September mornings, and the sun is finally shining in London. The first flurry of falling leaves are swept up and the pavements look just a little bit fresher, gardens are tidied for winter and their last autumnal blooms wave at us before the summer light fades. Children are back to school and there is a bustle of work, increased traffic on public transport and Boris had some questions to answer in Parliament on Monday afternoon. Which he did, with his hair combed softly – he knew it would be a difficult day – and a promise to fulfill one election pledge by breaking another. Taxes in one form or another must to go up, to pay for the increased health care needs of the country. It is not all the fault of the elderly for living longer – though that could be where to focus some attention. But after the afternoon session in parliament, it is onto the ‘Let’s all have a drink together and get along’ cocktail party hosted by Johnson, and paid for by us, as he tries to keep his friends close and his enemies closer. The Right Honorable Jacob Rees Mogg gave a weak smile before turning his back on the reporters and, with double-vented jacket not showing him to advantage, entering number 10 Downing Street. The Right Honorable Michael Gove may still be in Aberdeen. Luckily Domonic Raab is nowhere to be seen having slipped off to Pakistan trying to find safe passage for those afghans left behind after the British evacuation of Afghanistan. There is no certainty that Raab can return with the needed free pass tickets on his shopping list.
We hear less from Afghanistan, but the news stories that do come through are of cruelty and despair, such as the pregnant police woman, Banu Negar, killed in front of her family. There will be no ‘good news’ coming from Kabul until the Taliban control the media outlets and feed news to the Western world. How it is that Secunder Kermani and Lyse Doucet can continue to report for the BBC from Kabul and other parts of Afghanistan is hard to fathom. With a new government not yet formed, and young men on the streets all eager to do something, the Taliban’s promise of ‘No grudges, no revenge’ is proving messy to follow. We hear little of how other countries faired getting their personal out during the Taliban take over and may hear even less about how they might return.
But the Taliban and the new Afghanistan leadership need money. Europe recognizes this and Germany appears to be leading by a nose, sniffing out what opportunities there are still in this land-locked country. Where can a foothold be found that will ensure a western presence to plug the hole of a ship-side leak open to the seas of Russian and Chinese advances?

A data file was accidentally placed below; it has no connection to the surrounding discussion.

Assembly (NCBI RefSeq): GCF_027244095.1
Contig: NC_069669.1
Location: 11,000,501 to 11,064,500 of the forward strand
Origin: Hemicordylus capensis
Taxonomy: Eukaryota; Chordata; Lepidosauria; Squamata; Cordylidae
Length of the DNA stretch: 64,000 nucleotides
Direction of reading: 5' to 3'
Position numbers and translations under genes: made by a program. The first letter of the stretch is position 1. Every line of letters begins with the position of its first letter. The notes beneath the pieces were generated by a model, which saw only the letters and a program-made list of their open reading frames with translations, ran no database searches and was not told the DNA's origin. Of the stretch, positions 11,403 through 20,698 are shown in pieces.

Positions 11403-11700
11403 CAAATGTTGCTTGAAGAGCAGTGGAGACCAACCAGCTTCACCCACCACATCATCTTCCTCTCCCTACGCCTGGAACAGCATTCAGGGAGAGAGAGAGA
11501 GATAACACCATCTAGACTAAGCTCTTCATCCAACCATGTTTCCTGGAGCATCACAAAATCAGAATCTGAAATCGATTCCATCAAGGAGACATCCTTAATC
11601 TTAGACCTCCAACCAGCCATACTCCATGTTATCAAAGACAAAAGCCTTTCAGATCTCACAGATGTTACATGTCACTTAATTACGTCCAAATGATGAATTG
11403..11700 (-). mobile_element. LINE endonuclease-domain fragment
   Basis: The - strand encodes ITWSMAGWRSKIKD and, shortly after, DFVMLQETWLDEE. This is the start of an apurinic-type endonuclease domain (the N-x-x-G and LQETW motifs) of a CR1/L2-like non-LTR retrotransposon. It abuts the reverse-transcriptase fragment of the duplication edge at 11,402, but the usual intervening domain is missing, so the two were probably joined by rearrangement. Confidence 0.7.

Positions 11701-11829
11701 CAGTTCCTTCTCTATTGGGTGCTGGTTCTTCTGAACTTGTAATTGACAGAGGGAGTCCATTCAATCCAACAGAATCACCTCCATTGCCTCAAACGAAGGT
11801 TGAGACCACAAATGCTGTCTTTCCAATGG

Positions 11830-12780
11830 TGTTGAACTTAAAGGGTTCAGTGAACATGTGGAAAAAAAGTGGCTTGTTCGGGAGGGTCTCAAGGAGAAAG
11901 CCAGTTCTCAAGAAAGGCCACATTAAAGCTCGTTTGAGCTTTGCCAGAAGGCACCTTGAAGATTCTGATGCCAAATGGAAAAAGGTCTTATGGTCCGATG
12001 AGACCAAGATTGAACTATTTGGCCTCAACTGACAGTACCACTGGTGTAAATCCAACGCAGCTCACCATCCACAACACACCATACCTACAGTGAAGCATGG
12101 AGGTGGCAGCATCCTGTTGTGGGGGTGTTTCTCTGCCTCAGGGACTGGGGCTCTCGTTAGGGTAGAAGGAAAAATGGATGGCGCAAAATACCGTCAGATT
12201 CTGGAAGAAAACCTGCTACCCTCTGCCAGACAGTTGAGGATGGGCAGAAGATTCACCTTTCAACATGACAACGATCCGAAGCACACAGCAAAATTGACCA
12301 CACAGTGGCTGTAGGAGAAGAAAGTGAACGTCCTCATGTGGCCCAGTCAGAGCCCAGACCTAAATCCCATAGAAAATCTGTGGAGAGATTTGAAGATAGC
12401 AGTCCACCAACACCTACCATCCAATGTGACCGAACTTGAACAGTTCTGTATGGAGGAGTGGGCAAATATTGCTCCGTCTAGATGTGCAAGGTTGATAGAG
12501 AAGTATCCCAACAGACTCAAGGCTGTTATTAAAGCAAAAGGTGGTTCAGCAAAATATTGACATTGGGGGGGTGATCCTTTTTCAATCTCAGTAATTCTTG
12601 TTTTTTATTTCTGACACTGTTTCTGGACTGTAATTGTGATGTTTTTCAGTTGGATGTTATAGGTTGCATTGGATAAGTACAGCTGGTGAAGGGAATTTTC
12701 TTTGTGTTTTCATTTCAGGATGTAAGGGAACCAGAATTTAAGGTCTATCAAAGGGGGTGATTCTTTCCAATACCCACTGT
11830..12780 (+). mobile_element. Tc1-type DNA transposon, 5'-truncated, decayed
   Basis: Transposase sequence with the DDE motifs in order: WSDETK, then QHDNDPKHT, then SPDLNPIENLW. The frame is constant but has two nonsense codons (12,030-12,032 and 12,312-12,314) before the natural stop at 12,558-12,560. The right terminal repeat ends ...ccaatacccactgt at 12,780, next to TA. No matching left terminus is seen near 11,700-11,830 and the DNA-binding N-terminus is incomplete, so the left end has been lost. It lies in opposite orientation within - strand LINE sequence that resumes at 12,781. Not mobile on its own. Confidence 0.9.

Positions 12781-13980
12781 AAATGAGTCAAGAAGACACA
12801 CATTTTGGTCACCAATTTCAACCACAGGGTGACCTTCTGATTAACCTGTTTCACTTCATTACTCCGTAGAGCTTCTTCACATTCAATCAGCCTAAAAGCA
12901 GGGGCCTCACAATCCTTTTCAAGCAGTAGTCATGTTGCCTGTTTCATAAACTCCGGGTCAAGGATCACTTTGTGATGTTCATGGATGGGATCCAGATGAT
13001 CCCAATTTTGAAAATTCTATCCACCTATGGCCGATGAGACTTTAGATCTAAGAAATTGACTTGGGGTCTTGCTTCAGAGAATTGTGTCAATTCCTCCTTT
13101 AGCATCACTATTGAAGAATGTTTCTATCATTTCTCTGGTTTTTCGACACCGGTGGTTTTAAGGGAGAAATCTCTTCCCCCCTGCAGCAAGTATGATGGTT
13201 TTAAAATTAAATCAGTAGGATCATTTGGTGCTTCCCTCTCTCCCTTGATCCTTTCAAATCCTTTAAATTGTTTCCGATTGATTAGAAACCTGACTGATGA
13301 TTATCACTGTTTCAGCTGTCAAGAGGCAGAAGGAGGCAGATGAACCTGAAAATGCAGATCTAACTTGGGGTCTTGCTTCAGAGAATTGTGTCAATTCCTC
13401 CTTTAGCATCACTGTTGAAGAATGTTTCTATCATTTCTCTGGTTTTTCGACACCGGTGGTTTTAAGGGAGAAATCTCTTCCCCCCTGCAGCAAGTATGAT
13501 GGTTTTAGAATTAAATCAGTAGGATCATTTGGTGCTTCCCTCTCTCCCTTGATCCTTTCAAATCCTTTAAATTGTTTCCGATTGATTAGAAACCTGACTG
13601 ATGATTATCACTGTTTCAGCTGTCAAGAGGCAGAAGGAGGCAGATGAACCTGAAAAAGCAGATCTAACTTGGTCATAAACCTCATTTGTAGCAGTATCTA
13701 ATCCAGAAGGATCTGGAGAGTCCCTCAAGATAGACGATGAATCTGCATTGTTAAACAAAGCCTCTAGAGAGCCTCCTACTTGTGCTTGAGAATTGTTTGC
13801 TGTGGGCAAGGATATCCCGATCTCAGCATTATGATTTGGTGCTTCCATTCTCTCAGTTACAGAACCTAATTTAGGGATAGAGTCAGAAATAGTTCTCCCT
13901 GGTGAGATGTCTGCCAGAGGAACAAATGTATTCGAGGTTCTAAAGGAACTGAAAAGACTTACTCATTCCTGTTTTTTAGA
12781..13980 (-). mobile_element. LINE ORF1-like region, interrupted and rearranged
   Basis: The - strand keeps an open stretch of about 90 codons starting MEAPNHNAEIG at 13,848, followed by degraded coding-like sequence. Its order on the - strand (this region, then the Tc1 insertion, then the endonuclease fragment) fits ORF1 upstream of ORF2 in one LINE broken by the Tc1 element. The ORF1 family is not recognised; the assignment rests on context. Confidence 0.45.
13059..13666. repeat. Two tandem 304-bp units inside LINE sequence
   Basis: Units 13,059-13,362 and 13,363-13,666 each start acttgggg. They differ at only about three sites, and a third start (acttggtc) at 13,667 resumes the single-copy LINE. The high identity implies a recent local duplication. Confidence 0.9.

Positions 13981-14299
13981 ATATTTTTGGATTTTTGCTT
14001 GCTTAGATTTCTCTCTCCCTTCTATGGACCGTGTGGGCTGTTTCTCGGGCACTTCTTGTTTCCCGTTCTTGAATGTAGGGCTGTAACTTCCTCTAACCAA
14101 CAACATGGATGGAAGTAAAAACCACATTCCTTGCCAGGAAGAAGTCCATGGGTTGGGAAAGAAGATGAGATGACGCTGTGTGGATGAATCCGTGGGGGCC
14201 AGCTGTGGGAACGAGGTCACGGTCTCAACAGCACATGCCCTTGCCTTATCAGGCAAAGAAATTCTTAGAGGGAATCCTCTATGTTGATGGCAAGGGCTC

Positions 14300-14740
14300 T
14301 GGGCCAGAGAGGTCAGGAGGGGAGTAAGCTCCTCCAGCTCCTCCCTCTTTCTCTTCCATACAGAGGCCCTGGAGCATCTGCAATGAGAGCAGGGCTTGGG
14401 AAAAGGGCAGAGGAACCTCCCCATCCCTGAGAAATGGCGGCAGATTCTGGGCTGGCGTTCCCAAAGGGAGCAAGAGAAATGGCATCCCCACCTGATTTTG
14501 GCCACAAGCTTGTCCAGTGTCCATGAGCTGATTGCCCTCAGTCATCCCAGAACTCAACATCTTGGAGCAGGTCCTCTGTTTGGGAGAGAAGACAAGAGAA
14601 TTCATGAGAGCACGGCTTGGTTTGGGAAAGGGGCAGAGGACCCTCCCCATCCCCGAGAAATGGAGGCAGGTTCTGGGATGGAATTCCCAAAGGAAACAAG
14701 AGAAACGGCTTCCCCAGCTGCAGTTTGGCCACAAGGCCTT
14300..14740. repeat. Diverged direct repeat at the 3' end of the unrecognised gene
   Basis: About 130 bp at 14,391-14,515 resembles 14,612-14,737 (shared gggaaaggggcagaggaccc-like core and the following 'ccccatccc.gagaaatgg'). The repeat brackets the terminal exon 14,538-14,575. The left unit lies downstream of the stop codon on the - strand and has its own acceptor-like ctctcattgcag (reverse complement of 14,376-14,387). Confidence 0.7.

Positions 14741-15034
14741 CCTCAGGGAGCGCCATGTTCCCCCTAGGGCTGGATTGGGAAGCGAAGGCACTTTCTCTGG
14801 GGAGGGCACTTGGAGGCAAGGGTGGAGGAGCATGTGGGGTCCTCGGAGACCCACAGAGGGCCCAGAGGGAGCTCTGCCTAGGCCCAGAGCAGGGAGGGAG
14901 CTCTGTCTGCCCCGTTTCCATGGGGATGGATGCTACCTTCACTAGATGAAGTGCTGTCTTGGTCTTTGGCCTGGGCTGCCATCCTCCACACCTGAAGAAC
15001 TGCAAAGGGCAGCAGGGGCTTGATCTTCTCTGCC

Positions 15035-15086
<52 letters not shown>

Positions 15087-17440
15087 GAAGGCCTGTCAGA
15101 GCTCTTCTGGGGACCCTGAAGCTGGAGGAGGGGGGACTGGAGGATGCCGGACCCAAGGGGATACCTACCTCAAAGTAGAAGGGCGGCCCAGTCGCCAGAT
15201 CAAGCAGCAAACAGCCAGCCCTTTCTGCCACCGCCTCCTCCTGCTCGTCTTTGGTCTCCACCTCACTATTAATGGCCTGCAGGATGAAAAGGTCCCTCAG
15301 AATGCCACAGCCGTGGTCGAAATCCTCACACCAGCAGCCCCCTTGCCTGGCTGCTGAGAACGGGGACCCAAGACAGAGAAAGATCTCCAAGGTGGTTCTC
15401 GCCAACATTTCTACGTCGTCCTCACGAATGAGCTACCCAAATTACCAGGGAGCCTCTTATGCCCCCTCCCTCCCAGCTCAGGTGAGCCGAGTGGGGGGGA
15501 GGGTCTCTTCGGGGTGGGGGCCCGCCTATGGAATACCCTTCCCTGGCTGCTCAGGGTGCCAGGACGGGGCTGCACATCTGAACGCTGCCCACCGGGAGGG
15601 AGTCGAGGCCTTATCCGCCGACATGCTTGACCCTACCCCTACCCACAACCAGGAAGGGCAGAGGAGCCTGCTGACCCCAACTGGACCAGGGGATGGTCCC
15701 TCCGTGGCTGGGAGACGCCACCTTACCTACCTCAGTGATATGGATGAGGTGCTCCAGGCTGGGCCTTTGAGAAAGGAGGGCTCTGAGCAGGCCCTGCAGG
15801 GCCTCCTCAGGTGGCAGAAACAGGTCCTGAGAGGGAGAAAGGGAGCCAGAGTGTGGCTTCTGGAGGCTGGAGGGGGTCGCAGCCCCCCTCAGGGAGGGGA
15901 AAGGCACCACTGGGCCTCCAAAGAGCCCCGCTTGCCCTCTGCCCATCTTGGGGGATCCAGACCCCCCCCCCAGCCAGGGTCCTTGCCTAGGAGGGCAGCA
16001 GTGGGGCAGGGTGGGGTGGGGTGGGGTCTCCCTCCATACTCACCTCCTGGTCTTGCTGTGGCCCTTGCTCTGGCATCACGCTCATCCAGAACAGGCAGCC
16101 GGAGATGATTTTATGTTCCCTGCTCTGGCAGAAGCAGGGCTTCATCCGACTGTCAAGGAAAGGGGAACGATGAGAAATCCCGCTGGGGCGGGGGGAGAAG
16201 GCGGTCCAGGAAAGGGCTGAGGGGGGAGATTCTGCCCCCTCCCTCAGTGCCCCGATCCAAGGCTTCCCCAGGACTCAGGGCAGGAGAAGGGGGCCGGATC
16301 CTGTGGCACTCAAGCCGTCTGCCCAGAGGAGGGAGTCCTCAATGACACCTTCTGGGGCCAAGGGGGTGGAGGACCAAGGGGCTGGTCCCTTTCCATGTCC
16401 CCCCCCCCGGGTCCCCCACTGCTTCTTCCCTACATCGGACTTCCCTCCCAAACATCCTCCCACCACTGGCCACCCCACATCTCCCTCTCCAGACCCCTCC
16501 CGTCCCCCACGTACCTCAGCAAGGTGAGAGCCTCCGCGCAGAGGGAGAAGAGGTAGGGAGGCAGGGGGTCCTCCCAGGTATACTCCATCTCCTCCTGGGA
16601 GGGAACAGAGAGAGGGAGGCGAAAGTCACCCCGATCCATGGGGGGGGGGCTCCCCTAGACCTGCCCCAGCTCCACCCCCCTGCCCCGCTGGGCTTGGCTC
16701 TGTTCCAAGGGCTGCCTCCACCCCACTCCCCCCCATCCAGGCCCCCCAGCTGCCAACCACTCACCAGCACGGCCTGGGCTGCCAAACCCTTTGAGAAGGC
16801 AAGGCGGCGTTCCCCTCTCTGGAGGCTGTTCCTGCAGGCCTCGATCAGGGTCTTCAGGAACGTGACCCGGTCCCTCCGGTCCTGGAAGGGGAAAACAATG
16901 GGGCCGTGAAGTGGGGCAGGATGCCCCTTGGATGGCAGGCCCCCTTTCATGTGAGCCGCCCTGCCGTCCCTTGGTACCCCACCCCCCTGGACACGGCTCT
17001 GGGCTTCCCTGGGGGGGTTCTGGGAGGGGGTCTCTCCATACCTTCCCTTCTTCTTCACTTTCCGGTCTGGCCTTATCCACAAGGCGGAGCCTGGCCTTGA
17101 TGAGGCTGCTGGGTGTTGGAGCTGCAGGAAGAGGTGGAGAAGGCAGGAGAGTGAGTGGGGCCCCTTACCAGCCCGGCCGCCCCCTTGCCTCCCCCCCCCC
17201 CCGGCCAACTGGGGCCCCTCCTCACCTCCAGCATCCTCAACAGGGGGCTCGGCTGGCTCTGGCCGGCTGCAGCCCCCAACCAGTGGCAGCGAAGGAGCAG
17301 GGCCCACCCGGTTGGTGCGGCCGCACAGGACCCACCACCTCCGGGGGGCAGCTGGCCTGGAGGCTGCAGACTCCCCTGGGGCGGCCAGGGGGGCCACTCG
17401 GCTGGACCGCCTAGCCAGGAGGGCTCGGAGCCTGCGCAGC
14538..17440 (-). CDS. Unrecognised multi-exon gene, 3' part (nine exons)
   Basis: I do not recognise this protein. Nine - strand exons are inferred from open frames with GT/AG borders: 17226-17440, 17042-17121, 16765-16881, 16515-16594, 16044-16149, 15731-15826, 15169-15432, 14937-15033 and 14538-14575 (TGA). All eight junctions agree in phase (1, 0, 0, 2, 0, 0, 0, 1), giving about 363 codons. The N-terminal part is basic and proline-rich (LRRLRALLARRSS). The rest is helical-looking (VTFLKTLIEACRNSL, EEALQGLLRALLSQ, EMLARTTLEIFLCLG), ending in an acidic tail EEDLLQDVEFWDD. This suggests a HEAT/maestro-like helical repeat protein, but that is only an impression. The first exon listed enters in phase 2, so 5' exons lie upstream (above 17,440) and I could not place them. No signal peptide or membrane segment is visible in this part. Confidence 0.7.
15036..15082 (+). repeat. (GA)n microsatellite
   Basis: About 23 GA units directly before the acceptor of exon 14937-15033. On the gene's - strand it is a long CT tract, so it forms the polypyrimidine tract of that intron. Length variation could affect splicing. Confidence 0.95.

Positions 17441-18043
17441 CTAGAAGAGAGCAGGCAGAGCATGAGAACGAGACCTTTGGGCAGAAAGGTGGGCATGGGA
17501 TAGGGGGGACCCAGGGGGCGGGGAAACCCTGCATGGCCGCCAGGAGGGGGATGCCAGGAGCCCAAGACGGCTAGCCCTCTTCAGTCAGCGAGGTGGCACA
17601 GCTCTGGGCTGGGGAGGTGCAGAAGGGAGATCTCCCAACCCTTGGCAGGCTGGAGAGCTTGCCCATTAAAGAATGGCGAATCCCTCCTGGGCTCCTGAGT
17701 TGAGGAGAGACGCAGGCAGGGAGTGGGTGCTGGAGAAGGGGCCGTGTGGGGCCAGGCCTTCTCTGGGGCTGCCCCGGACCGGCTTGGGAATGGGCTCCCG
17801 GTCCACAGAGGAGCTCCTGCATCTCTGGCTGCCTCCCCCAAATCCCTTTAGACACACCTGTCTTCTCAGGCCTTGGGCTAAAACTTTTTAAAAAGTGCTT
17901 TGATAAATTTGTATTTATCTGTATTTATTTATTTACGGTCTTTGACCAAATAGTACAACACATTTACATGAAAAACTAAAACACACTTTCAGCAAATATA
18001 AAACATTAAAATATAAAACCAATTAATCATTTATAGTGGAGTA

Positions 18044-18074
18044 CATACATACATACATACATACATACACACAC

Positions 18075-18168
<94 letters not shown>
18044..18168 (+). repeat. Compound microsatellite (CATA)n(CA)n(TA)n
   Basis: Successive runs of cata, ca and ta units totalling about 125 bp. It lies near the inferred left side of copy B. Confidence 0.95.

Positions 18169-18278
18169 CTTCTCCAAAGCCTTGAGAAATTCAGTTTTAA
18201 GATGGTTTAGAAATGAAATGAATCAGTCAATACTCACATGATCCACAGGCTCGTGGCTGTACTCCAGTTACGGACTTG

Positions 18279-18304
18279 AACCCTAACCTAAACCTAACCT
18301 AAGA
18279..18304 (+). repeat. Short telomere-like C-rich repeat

The Taliban say that women and girls will have full rights ‘under Islamic law’ but Islamic law, like any other law, is subject to interpretation and already new rules about dress and education leave many women and their families fearful. Such strict laws preclude many women from the problems that beset women from other countries and, as has been recently seen – states such as Texas.
The new laws in Texas, banning abortion for whatever reason beyond 6 weeks of gestation, brings fear to this generation of fecund women and some hash memories back to those way past their prime. Seeing the protests in Texas of young women dressed in the red cloak of Margaret Atwood’s “The Handmaid’s Tale” was as chilling as anything we have seen in America since the beginning of this year. Margaret Atwood says of her 1985 novel “I didn’t put in anything that we haven’t already done, we’re not already doing, we’re seriously trying to do, coupled with trends that are already in progress… So all of these things are real, and therefore the amount of pure invention is close to nil.” It is as if the men of Texas and beyond have said to themselves, ‘Yeah. This is how it should be.’
And that can be the burping misfiring of art, rather like ‘Apocalypse Now’ conceived as the ultimate antiwar film only ofttimes used as a training tool to those young men and women heading out to the deserts and beyond.
“I tried gin, hot baths, the lot” said my mother recounting her reaction when learning she was pregnant – with me. Not necessarily how one wants to feel welcomed into the world, but no less true because of it. Documented in the Egyptian Ebers Papyrus 1850 BC, ways to prevent an unwanted pregnancy have been sought out and used to various degrees of dissatisfaction, despair, disease and death. Fighting for legal methods of birth control have consumed women, and some men, during the past two centuries, and remains contentious to this day. Those of us who ‘came of age’, in the mid-1960’s still remember the fear of unwanted pregnancies.
For nurses there were various paths open within hospital systems: volunteering to take patients to the X-ray department, before the mandatory introduction of lead aprons was one; a somewhat-drunken date with a maintenance supervisor who was as handy as any Vera Drake in his day another. And then there were Widow Welch’s Pills. Containing high doses of iron, pennyroyal and juniper and advertised as being very effective in curing ‘Female Obstruction’ they were freely obtainable from Boots the Chemists.
And if prayer, that first and last resort, was also tried and failed, there may be a rushed marriage and definitely expulsion from nursing school. For pregnancy and even marriage made one unsuitable for the profession. Meanwhile those impregnating young doctors graduated into their lives carrying only their memories that faded over time.
This has been A letter from A. Broad
Written and read for you by Muriel Murch
First Aired on Swimming Upstream KWMR.org
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